Surely you could try to pull a Martin and get some kind of leverage if you sold rights to your books, even if just for the casting?
Personally, Jim, I wouldn’t want to see your current books as live action. I think they’d work brilliantly as 2D or 3D animation, perhaps even a Laika-esque stop-motion film. I think your characters and books would work better as something by Dreamworks (Who I feel make very good animated films) rather than, I don’t know, a Paramount runaround with Nick Cage as the king in your Princess books.
… Yeah! Rapunzel w/ Frying Pan vs Talia. I’d pay to see that. A lot. Ahem.
Jim C. Hines
September 8, 2011 @ 9:57 am
I have nowhere near the influence or popularity of Martin, meaning I’m very doubtful I’d be able to get that kind of control or leverage. Maybe someday, but Martin is more the exception than the rule…
September 8, 2011 @ 12:01 pm
I understand that, Jim, but I’m sure that it might be possible. Maybe. I mean you have the 501st behind you 😉
That said, I think they’d be more likely to change Talia’s sexuality than her skin colour.
September 8, 2011 @ 5:21 pm
Steve may be my favorite NPH role of all time! My wife and I quote Steveisms all the time. “Helping. Helping!”
God, that was a good movie. 🙂
Michael Z. Williamson
September 8, 2011 @ 6:31 pm
Movies are different from books. Whom the author thinks might make a good character does not necessarily parse with the script, the other actors or the production. That is why there are casting directors.
You take the money. You run. Remember what a terrible job they did of The Forever War? No? That’s because Joe Haldeman took their money (I think it was a half mil), and they never completed the project within the optioned time. Win/win. He got paid, the bad movie never got made.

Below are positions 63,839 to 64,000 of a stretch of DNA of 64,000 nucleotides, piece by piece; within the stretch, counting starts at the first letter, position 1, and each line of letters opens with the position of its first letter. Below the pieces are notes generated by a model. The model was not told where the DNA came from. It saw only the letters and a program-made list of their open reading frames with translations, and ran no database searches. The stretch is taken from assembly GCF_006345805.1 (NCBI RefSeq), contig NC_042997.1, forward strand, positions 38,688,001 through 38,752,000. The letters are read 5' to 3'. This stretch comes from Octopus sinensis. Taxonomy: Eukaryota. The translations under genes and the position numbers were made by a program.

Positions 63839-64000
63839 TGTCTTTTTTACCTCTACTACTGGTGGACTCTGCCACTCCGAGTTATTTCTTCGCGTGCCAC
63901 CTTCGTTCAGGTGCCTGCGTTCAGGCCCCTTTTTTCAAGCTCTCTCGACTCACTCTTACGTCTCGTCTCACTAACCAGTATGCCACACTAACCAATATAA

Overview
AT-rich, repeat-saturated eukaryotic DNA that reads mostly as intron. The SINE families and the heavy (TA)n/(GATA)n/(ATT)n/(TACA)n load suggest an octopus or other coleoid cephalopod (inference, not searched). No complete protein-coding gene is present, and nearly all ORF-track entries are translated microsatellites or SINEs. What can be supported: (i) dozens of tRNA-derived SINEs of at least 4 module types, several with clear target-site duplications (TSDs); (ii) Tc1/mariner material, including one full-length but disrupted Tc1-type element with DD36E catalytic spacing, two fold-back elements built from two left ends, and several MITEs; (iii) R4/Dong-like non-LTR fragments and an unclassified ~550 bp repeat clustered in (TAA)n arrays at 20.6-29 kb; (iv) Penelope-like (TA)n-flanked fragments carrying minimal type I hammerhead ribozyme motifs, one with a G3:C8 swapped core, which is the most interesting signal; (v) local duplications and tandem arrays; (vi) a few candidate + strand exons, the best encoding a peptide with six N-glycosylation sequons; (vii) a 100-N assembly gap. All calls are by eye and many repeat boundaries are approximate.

And if they do make it, you’re the author whose book was made into XX. It was bad? It made XXX million, so suck it, !@#$es.
September 9, 2011 @ 1:41 pm
Not that I know that much about this topic, but it seems to me that there is a lot of interest in fairytale retelling, both animated and live action. (Tangled, the Red Riding Hood one that’s supposed to be terrible, The Brothers Grimm, and a whole host of others.) So I guess what I’m saying is, I could see it happening, most likely as live-action of a Princess book.
As far as artistic control….yeah, it’d be great to be famous enough to keep control of the end-product, but that’s not in the cards at this point…you’d have to simply take the money, try as hard as you could to make it somewhat true to the original…and in the end, hope for the best. If I were you, I’d absolutely do it, hope that it sold more books, made you more famous, and then got to make another one with more control down the road….and if that didn’t happen, hey, you still got paid, right? I’m all for writers getting paid.
Jim C. Hines
September 9, 2011 @ 2:04 pm
No, you’re right — fairy tale retellings seem to be pretty hot right now.
I keep seeing these adaptations coming out, and I almost want to jump up and say, “Hey, over here!” and wave my hands at Hollywood…
“I’m all for writers getting paid.”
Hear, hear! 🙂
September 9, 2011 @ 6:18 pm
I just wish that the cover artist for the Princess books had gotten Talia’s skin color right. It took me a while to realize that her appearance didn’t match the cover.